Reprinted here is an interview of former Judge Edilberto T. Claravall who enjoyed his newsboy days for the Courier circa 1957:“I am honored and proud to have been a part of an institution which has chronicled with truth, honesty, and fearlessly about the proud and shameless history of the city of our birth for over seven decades. We pay tribute to the founders, Uncle Sinai and Uncle Ossie as I remember them for the tenacious and splendid management of the longest serving weekly newspaper in our country. With the assistance of relatives, children, noted writers and friends, they steered the newspaper through the storms and difficulties of its voyage into history to become “The Institution,” which even new technologies that created multimedia cannot topple. Proof of this integrity is the countless people who await the weekly release of the paper on the streets not only in Baguio but also in the far areas of the Cordillera. Because of its reputation, who can beat their time-tested strategy that produces several pages of advertisements in its weekly publication. Can you beat that! We are confident that with the present management of the newspaper, it will outlive many of us who are proudly associated with the Baguio Midland Courier that we used to proudly cry out loud during our years as a newsboy.”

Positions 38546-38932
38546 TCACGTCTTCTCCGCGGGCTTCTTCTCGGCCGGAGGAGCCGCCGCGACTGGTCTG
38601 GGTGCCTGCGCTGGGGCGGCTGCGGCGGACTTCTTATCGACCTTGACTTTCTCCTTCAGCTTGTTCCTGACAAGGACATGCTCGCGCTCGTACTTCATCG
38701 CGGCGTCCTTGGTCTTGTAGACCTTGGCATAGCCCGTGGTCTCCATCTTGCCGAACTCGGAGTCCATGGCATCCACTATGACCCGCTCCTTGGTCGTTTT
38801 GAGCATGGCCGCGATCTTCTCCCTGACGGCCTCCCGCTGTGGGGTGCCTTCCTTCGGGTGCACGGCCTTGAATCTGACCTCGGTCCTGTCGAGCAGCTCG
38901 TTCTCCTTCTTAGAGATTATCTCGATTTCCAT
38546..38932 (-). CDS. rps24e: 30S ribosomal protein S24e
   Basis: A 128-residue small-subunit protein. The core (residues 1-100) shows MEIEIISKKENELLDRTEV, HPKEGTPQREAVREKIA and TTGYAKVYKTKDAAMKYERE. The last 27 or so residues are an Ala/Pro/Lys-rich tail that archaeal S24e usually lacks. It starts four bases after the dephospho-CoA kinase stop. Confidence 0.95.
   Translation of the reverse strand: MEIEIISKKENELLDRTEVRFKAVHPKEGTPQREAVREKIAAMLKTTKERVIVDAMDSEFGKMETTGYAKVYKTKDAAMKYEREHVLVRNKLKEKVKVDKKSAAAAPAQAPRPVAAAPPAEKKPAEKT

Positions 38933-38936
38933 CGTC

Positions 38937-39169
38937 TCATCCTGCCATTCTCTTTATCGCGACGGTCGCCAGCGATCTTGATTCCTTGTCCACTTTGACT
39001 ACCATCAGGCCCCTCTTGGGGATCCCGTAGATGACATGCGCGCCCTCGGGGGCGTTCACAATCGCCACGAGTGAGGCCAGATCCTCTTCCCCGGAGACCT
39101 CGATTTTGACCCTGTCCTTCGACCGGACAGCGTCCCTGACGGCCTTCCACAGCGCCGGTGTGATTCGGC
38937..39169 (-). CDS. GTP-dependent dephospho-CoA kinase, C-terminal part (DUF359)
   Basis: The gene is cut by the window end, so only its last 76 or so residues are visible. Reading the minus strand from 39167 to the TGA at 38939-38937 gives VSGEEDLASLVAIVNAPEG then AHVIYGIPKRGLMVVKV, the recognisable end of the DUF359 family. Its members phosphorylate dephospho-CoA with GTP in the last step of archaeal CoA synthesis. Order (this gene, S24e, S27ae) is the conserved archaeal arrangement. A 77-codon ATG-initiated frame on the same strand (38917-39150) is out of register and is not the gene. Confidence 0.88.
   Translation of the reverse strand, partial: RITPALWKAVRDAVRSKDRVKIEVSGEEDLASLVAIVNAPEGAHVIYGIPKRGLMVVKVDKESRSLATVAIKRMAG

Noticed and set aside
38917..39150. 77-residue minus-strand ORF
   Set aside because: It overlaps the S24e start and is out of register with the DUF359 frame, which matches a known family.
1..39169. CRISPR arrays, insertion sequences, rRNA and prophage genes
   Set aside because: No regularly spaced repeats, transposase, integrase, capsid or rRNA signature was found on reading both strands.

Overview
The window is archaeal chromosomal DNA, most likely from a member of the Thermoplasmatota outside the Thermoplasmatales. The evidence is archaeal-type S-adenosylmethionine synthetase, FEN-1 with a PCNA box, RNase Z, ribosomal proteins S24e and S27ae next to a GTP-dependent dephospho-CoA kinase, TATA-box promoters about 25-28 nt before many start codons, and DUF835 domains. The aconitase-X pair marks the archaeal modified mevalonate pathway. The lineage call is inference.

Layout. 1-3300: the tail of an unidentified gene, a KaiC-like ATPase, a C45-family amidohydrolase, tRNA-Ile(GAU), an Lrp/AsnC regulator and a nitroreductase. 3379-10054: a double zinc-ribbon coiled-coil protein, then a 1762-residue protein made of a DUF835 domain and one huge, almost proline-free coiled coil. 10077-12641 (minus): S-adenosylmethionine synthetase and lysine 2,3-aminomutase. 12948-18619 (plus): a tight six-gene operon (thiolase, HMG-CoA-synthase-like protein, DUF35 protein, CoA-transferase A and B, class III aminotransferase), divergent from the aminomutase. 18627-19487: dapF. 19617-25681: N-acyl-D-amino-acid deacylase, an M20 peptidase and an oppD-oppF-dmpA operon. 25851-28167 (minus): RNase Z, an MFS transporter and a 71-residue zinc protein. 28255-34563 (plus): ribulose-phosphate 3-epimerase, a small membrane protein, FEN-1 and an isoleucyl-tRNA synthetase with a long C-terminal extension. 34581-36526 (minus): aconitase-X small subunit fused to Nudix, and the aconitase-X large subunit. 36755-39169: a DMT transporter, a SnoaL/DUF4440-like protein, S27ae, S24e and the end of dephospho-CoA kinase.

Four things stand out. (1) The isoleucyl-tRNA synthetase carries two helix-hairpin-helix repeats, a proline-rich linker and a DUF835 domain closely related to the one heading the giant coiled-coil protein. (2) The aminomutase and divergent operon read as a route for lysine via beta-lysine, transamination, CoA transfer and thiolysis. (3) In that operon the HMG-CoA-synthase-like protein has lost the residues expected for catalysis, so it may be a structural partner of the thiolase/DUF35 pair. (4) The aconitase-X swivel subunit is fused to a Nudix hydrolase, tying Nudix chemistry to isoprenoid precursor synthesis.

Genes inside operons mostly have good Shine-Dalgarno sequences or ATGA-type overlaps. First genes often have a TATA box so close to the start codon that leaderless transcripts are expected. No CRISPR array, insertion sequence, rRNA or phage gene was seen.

At present circulation, newsboys are selling the Courier at the cost of P16.
Other news
:: Children cry for a second chance
:: Making agriculture viable for millennials
:: Faith and touch screens
:: The snail mail in the digital superhighway
:: Rethinking our teaching practices in blended learning spaces
:: The millennial community theater: A necessary forum and rebellion
:: Empowering highland MSMEs thru e–commerce
:: The role social media play in modern politics
:: Spotting lies: Truth telling not the monopoly of journalists
:: Keeping traditional media alive in the digital age
:: Focusing on your passion: Learning from world–class young athletes
:: 71th Anniversary Cartoon
:: Policies, laws and circulars governing social media
:: Environmental education in the new age of advocacy

Albergo Hotel and Residences
Baguio Country Club
University of Baguio
Venus Parkview Hotel

Baguio Central University
Benguet Electric Cooperative Inc.
Cong. Mark O. Go
Cong. Ronald Cosalan
Department of Education – CAR
Department of Health – CAR
Gov. Crescencio Pacalso
Lepanto Consolidated Mining Company
Narda’s and Sunflower Ridge
National Grid Corporation of the Philippines
Pines City Colleges
Sangguniang Panlungsod
SM City Baguio
University of the Philippines Baguio

Assumption Medical and Diagnostic Center
Baguio Center Mall
Baguio Water District
BSBT College, Inc.
Bureau of Internal Revenue
BVS Colleges
C &Triple A Supermart
Councilor Edgar M. Avila
Curamed Pharmacy
Department of Environment and Natural Resources – CAR
Department of Interior and Local Government – CAR
Department of Public Works and Highways – CAR
Fabulo Beauty and Image Salon
Far East Pacific Commercial
Filipino–Japanese Foundation of Northern Luzon, Inc.
GMS Technology
John Hay Management Corporation
King’s College of the Philippines
La Funeraria Paz, Inc.
Mayor Mauricio G. Domogan
Mother Earth Deli Basket
Overseas Workers Welfare Administration – CAR
Philex Mining Corporation
Police Regional Office – CAR
STI Baguio
Home | About Us | Editorial Policy | Contact Us
News | Opinion | Snapshots | Week's Mail | Obituaries
Copyright © 2007. All Rights Reserved.